Monday, September 29, 2008

Spouse Coaching

Every now and then, just to boost the excitement in our marriage, Mr. Coach likes to coach me. I am still new to the world of competent swimming – which is to be distinguished from the world of survival swimming which I experienced as a child in an East Coast town where there were no pools so I had to learn how to swim with the jelly fish and horseshoe crabs. As a result, I entered adulthood able to swim but with form best described as "paranoid."

However, a serious injury suffered a couple years ago brought my daily running regimen to a dramatic halt and after a couple of weeks of inactivity and realizing that I wasn’t going to channel my excess energy into something inane like housecleaning, I decided to finally embrace swimming. I also wanted to master a flip turn before the youngest of my children did because there is nothing more obnoxious than a seven-year-old who can flip turn better than his mother, the woman who gave him life itself.

So it’s been a long, slow building process. You would think, coming from a competitive track background, I would have the leg strength and lung capacity for swimming. You would think. In reality, this has not been the case. My shapely and supple calves are now pretty much vestigial, like an appendix or those little hairs on the tops of your toes. In other words, they’re useless.

And my desire to breathe whenever I want was initially a very serious impediment to progress. I would stop after a set of...something, and tell Mr. Coach, "I’m seeing little black dots and zingy things." And he’d say, "Well, don’t do that." And then I would say, "Yeah, I’m laughing on the inside." And he’d be all like, "Ha, ha. Now go again at the top." And then I’d say I never knew how much Mr. Coach wanted to be a widower because at the rate things were going, he would be in about 15 minutes.

See, here’s the other issue with how Mr. Coach coaches me – he coaches me completely differently than the athletes he doesn’t make babies with. Other athletes can dive in to do the fly, come up doing the breaststroke, stop about half way through for a breather and then finish upside down and feet first. They’ll climb out of the pool, come over to him for their critique and he’ll talk about the one thing they did right: "You know, Edna, I really liked the way you stepped up to the block there. That gives us something good to build on." And then Edna toddles off to the stands, feeling all empowered and glowing with positive self-esteem.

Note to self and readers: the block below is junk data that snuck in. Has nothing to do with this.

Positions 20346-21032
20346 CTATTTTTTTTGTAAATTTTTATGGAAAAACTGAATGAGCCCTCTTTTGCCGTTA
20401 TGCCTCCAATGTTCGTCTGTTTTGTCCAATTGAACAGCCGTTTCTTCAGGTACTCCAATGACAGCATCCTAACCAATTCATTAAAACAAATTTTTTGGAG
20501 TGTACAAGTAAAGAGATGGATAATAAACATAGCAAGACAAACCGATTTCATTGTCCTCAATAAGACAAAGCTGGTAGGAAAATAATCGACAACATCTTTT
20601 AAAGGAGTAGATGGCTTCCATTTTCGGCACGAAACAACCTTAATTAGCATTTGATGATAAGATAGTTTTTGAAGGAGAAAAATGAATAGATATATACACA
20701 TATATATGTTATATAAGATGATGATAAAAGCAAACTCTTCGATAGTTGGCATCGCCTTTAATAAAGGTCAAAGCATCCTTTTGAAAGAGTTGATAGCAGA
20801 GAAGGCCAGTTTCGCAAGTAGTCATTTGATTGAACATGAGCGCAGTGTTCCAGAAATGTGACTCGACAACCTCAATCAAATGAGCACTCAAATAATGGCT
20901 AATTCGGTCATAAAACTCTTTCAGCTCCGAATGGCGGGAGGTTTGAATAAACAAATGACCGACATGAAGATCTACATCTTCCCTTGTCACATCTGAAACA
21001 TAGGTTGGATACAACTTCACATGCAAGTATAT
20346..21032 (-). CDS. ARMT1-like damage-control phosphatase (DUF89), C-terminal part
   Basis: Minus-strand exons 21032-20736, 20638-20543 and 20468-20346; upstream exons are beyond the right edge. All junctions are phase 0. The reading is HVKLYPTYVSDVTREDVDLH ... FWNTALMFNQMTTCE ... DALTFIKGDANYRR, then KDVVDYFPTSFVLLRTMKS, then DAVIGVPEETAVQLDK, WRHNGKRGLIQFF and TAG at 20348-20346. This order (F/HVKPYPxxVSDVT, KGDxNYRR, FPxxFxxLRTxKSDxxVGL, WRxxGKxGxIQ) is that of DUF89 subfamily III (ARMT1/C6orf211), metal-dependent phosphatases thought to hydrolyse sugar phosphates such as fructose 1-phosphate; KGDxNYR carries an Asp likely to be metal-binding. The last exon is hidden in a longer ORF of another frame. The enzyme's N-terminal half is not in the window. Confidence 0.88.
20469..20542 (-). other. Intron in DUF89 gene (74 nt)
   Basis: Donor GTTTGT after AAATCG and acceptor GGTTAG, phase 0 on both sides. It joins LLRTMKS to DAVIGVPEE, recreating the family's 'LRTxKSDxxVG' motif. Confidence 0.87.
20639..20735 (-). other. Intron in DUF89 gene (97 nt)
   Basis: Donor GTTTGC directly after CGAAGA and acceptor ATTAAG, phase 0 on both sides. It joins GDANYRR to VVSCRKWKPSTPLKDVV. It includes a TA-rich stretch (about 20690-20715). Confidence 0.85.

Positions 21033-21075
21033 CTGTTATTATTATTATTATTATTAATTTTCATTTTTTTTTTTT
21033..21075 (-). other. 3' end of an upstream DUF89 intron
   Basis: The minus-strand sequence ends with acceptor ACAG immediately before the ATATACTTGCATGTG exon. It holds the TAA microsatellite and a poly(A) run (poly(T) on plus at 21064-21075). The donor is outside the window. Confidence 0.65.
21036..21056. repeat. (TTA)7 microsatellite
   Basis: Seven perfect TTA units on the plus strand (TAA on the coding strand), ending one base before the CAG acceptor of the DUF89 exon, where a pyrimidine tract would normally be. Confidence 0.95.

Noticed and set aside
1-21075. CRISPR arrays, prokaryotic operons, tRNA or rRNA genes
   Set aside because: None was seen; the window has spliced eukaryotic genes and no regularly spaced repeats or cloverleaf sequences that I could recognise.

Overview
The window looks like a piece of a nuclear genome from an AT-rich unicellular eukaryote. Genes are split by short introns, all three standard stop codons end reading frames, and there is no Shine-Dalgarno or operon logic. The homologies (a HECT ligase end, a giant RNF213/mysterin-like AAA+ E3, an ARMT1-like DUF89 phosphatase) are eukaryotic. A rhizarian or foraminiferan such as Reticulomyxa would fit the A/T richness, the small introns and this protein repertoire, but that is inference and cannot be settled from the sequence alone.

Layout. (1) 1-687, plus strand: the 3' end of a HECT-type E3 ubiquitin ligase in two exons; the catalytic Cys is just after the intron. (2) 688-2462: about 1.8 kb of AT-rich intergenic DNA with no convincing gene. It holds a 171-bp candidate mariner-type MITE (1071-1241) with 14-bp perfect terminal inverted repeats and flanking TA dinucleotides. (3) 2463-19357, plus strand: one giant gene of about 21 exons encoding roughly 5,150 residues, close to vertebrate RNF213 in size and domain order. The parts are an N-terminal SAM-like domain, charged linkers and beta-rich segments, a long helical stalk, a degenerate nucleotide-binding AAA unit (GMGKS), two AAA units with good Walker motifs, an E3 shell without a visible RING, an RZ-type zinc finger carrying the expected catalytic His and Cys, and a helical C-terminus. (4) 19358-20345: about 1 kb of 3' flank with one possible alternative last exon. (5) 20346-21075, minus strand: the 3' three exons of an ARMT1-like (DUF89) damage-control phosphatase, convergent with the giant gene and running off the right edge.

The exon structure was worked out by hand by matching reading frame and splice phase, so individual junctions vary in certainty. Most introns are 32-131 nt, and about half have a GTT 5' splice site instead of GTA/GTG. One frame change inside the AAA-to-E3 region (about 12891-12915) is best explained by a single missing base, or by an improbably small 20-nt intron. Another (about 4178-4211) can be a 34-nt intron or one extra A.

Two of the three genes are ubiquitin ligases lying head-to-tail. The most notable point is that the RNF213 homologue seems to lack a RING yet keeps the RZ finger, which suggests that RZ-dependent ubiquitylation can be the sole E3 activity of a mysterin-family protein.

I rip double-digit amounts of seconds off my 100 free, I surface (seeing black dots and zingy things) and Mr. Coach says, "OK, that was good, but here’s what we’re going to do differently the next time...." And then Mr. Coach gets an earful about how much money he saved not having to pay for epidurals.

So Mr. Coach tries not to coach me too often. And that’s probably as it should be. At least for the sake of our marriage.

Monday, September 22, 2008


Kicking. There probably aren’t many swim teams left on the planet that don’t begin their season with copious amounts of kicking. And there probably isn’t a faster way to clear space in the lanes than to heave a couple hundred thousand yards of kicking at a team.

Mr. Coach’s team is currently in the full throes of Kick-mania (or "Thinning the Herd," as I sometimes calls it). You’ve got your sprint kick sets and your longer, anaerobic-threshold kick sets. Your kicking drill sets, your vertical kicking, your going-right-into, your intervals, descendings and your "I could be watching Oprah and eating chips and salsa right now but, no, I thought it would look good on my resume to swim all four years" kick sets. And then finally, you’ve got your "would you like cremation or a coffin with that coronary" kick sets. If a newbie makes it to this point, then you know they are in serious need of a social life.

I myself am still making peace with the whole kicking thing because I’m still emotionally scarred by how little (some would say "not at all") a lifetime of running had prepared me for swim kicking. Totally different muscles. Plus I have only recently mastered the "one-arm stroke, turn and push off the wall" maneuver, but I can only do it on one side.

I have, however, been toying with an ingenious turn maneuver: A few yards out from the wall, you dive under the kickboard, flip-turn off the wall, and then come up and resume kicking (with the kickboard) in the opposite direction. Ideally you would want to be using an ellipse-shaped kickboard (not that I have one, but if Mr. Coach ever let me use the power tools, I would. Seriously, it’s like you chew up 30 feet of crown molding with a compound miter saw ONCE and suddenly power tools are off limits.). Anyway, it’s an idea, although Mr. Coach says that such an ingenious turn maneuver would be cheating. On whom, I would like to know.